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Different Kinds of Blues

randulo

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What is a blues?

BB King defined the blues as "A good man feeln' bad."

Musically, though, what is a blues? I hope some of you will add to this if I miss anything, which I probably will. In order to discuss this, I think it's best we agree on the degrees of the scale. In other words, if we're in C, the "one" (I) is C. The IV is F and the V is G. If you've jammed with blues players, you may have had someone calling the arrival of a chord. (Or is this only an American thing?) So someone calls out the tune, "It's a blues in E." Everyone's playing along, and after a few bars, they call our "four chord!". Why would they do that? Because there are two very common 12-bar blues structures: one is called "quick change":

[ I | IV | I | I |

The other is not, it's just four bars of the tonic (one) chord.

[ I | I | I | I |

So that's already two possible charts in a simple blues blues (as opposed to jazz blues, country blues or blues rock). After those first four bars, the classic blues goes to the four chord for 2 bars, the tonic for another 2, and then a turnaround, usually 4 bars. 4+2+2+4 = 12 or 1+1+2+2+2+1+1

The bare bones version of 12-bar blues is this (with the quick change):

[: I | IV | I | I | IV | IV | I | I | V | IV | I | I :]

From here there are dozens of variations, especially in jazz. Structure wise, 12 bar blues often uses breaks to allow more variety. In jazz many new chords come into play, but the common basic one looks like this:

[: I | IV | I | I7alt | IV | IV7alt | I | VI | V | IV | I VI |II V :]
The altered and sixths may be major or minor. Also, jazz blues is sometimes major seventh, not dominant.
And finally, jazz blues sometimes have a bridge. In conversation, this is called, unsurprisingly, "blues with a bridge") and is often the classic AABA structure, A for the 12 bar blues, B for the bridge. A common bridge used sometimes is a chromatic downward series of chords, or one based on fourths (like rhythm changes).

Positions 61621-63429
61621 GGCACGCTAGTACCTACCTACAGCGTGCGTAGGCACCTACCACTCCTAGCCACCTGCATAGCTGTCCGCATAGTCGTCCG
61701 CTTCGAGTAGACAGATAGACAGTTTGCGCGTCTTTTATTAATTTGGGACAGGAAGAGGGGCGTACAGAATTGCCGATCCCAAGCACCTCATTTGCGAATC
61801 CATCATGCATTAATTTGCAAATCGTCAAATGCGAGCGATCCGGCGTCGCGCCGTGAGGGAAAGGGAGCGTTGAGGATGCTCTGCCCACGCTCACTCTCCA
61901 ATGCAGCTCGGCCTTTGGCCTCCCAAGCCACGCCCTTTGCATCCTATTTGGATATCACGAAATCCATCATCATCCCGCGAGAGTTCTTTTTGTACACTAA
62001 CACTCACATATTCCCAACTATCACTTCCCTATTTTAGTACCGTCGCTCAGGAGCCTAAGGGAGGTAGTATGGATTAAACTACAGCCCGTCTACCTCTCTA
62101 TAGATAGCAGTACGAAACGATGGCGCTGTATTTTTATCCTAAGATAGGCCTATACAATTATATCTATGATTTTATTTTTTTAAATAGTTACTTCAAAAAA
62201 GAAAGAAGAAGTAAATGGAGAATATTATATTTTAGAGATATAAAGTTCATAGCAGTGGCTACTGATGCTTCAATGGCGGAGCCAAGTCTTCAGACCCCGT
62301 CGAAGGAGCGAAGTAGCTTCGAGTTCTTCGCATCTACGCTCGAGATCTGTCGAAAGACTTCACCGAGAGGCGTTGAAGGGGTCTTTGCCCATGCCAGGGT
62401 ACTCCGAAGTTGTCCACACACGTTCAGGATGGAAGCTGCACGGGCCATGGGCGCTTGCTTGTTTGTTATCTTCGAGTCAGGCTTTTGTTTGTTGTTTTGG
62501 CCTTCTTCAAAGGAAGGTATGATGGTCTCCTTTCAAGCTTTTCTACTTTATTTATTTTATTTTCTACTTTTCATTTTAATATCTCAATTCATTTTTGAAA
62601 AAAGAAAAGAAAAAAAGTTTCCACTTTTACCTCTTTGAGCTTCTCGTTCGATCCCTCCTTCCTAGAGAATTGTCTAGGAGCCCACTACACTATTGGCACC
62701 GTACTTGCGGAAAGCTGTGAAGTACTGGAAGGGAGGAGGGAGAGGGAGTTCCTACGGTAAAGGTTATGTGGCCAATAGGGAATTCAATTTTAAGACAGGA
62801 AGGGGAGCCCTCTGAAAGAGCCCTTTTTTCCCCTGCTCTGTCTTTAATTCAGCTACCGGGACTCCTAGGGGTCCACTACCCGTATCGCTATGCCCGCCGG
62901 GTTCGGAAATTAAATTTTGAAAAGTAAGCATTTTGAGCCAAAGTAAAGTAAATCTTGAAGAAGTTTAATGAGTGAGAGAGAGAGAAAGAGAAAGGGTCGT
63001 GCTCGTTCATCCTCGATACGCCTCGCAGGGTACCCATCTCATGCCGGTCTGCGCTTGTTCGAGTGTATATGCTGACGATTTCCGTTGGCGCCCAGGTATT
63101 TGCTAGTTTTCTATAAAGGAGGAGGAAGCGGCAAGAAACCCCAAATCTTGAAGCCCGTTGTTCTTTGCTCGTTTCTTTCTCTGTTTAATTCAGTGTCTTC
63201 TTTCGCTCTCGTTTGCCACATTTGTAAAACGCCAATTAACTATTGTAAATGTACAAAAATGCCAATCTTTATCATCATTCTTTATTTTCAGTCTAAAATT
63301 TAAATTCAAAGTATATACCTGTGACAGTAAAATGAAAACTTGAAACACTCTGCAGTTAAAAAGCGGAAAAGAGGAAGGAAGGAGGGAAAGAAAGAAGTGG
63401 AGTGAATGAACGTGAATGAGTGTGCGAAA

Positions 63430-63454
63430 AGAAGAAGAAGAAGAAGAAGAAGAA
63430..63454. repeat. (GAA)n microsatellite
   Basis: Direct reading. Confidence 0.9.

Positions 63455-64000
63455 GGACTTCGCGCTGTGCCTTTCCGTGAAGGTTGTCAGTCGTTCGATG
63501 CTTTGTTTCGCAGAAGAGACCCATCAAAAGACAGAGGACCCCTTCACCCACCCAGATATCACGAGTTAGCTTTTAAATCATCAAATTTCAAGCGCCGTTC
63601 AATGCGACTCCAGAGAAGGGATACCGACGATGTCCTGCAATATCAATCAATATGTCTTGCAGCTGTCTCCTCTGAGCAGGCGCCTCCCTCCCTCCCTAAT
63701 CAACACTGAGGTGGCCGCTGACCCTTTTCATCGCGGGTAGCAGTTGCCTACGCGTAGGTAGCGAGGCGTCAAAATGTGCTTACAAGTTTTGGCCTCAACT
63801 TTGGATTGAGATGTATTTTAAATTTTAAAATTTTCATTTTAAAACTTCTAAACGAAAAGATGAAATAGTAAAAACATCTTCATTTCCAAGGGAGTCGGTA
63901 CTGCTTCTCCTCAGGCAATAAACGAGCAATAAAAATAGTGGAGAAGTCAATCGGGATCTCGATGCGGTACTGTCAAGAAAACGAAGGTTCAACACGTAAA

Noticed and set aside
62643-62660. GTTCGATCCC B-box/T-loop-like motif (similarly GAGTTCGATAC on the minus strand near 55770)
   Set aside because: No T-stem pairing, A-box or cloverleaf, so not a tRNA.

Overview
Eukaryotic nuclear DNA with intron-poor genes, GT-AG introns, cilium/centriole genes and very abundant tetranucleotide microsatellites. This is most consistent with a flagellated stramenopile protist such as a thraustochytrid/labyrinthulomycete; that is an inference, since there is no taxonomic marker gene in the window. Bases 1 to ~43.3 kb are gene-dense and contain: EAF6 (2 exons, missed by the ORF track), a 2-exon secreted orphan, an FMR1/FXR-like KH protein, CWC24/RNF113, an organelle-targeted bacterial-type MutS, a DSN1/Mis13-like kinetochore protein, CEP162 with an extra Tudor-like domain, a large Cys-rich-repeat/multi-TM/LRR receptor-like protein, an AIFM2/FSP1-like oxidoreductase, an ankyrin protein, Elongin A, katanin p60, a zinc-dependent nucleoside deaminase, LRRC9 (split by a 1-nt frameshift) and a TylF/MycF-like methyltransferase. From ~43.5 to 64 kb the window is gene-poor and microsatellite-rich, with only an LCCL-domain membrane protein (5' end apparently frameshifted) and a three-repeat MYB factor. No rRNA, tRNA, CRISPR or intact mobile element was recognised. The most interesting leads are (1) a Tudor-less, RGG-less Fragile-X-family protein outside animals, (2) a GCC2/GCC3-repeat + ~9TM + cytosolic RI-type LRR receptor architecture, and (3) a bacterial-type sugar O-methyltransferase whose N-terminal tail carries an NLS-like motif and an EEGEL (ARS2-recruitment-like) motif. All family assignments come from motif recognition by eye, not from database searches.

For example, blues with an 8-bar bridge:

[: I | IV | I | I | IV | IV | I | I | V | IV | I | I ]
[ I | IV | I | I | IV | IV | I | I | V | IV | I | I ]
[ VII | VII | VI | VI | bVI | bVI | V | V ]
[ I | IV | I | I | IV | IV | I | I | V | IV | I | I :]

Here's an example of that:

View: https://www.youtube.com/watch?v=gu8uEkeE3I4


Traneing In is Bb concert, I'll call it out in tenor:
8-bar Intro [: C Bb Ab G :]

A section [: C| C | C | C | F | F | C | C | A | Dm | G |C Am | Dm G :] with many variations in each chorus.
The bridge: [ Bb Bb A A Ab Ab G G ]
And a final A section.

Regardless of all these different ways to play the blues, major, major seventh, minor and substitutions, there is one principle that is pretty much universal: the structure of the main voice, whether the singer or the soloist. From the most basic 12-bar blues to complex jazz versions, it isn't a bunch of random licks strung together, but a coherent series of "statements", which refer to each other. Question and answer, theme and variation, repetition are all tools to make this happen.

There are dozens of possible turnarounds that also add spice to the mix. Some books about jazz blues will furnish the examples past the standard I vi ii V variety.

What else is there to say about blues?
 
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Wade Cornell

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Good summary! Although there are lots of jazz players who can play the blues extremely well it's important to not confuse the genres. Much of jazz is about players taking turns showing off their shops on a specific theme. In the blues it's more about story telling and feel. Your chops need to be in the service of the music rather than your chops being the subject.

it isn't a bunch of random licks strung together, but a coherent series of "statements", which refer to each other. Question and answer, theme and variation, repetition are all tools to make this happen.

This statement is right on!
 

thomsax

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And then we have the 8 bar blues ("Keys to the Highway" , "It Hurts me Too" ...) in various patterns/combinations. A blues is a song with lyrics. Songs without lyrics/vocal are jazz or classic songs ;). The beat in a blues song can be different. Surf beat, rock beat (straight) , shuffle (swing).... . You find the "quick change" or "qiuck four" from the first verse or maybe just to be in the second or third .. verse to create some interest? The turn arounds can also change ???

This is a 12 bars blues with an eight bar bridge, but we consider it to be a Rock & Roll song? Dione's songs "The Wanderer" from 1962. In a Rock key; concert D. 4 bar intro - 2 x 12 bar verse - 8 bar bridge - 1 x 12 bar verse - 8 bar saxsolo - 1 x verse - 3 x outro over A, G, D, D chords. A blues or a rock song? A fun song to play.

View: https://youtu.be/0FFtht9k87k
 

randulo